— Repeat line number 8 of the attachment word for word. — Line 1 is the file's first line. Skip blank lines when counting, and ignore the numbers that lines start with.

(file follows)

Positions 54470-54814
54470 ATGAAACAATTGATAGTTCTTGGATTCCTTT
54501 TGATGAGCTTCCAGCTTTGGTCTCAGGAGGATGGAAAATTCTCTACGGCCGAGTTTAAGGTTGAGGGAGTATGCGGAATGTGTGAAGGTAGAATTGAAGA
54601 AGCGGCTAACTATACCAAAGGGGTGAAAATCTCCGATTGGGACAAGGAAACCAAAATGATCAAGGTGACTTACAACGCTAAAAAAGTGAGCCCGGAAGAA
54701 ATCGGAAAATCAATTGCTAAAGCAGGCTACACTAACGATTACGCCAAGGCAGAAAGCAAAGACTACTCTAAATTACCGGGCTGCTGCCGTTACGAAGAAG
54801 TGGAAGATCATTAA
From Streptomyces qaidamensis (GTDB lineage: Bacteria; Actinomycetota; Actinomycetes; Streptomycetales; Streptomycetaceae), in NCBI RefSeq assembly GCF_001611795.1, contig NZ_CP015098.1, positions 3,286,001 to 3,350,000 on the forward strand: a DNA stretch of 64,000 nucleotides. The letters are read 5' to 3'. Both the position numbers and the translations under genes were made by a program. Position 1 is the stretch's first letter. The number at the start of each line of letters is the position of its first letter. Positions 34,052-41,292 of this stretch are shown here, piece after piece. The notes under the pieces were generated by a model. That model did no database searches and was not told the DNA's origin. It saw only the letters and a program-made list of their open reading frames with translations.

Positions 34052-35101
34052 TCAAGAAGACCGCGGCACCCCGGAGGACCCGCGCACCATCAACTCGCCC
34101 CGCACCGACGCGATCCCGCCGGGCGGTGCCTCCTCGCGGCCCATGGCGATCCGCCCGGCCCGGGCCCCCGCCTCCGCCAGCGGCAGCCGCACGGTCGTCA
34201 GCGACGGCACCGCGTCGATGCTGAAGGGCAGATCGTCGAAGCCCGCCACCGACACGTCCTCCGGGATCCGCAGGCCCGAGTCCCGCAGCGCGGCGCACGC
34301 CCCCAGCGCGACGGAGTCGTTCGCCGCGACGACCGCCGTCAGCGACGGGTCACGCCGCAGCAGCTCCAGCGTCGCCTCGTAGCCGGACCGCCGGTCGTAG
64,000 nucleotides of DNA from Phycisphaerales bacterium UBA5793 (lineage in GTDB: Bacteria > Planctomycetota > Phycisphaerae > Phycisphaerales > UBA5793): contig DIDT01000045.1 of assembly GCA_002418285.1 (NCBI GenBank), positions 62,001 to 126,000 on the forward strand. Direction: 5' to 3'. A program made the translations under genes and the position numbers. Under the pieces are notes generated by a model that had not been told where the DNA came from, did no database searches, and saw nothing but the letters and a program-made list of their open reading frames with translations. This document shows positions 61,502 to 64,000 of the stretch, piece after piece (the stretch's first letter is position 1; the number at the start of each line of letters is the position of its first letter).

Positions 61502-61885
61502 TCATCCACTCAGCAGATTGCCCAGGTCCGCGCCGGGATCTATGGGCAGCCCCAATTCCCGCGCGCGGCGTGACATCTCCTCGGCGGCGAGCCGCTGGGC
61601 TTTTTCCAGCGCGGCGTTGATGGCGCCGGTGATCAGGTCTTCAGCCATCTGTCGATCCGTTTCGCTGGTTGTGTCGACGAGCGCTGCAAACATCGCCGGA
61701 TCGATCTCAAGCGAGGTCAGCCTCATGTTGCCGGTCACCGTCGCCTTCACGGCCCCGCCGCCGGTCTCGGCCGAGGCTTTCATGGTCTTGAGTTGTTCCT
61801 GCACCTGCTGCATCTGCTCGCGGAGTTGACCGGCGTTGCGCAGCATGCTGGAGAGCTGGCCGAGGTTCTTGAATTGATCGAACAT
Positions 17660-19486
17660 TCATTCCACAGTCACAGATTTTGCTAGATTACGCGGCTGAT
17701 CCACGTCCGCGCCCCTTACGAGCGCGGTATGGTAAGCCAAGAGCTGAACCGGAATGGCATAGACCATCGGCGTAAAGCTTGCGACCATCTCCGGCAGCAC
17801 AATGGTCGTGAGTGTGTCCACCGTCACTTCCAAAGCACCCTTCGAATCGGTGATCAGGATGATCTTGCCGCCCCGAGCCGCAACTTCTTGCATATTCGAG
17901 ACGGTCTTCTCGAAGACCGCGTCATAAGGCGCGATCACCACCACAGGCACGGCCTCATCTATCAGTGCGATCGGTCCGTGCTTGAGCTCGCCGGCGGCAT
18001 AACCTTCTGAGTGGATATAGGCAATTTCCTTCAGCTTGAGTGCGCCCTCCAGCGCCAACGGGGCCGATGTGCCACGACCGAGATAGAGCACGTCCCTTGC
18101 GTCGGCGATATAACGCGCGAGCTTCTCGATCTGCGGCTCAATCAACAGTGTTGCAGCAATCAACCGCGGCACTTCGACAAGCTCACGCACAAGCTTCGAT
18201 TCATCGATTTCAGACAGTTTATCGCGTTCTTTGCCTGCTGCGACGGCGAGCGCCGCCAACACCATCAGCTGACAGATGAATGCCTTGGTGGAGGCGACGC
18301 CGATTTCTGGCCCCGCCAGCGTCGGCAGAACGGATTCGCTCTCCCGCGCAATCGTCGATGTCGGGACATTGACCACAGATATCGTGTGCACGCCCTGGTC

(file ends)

Positions 34052-35101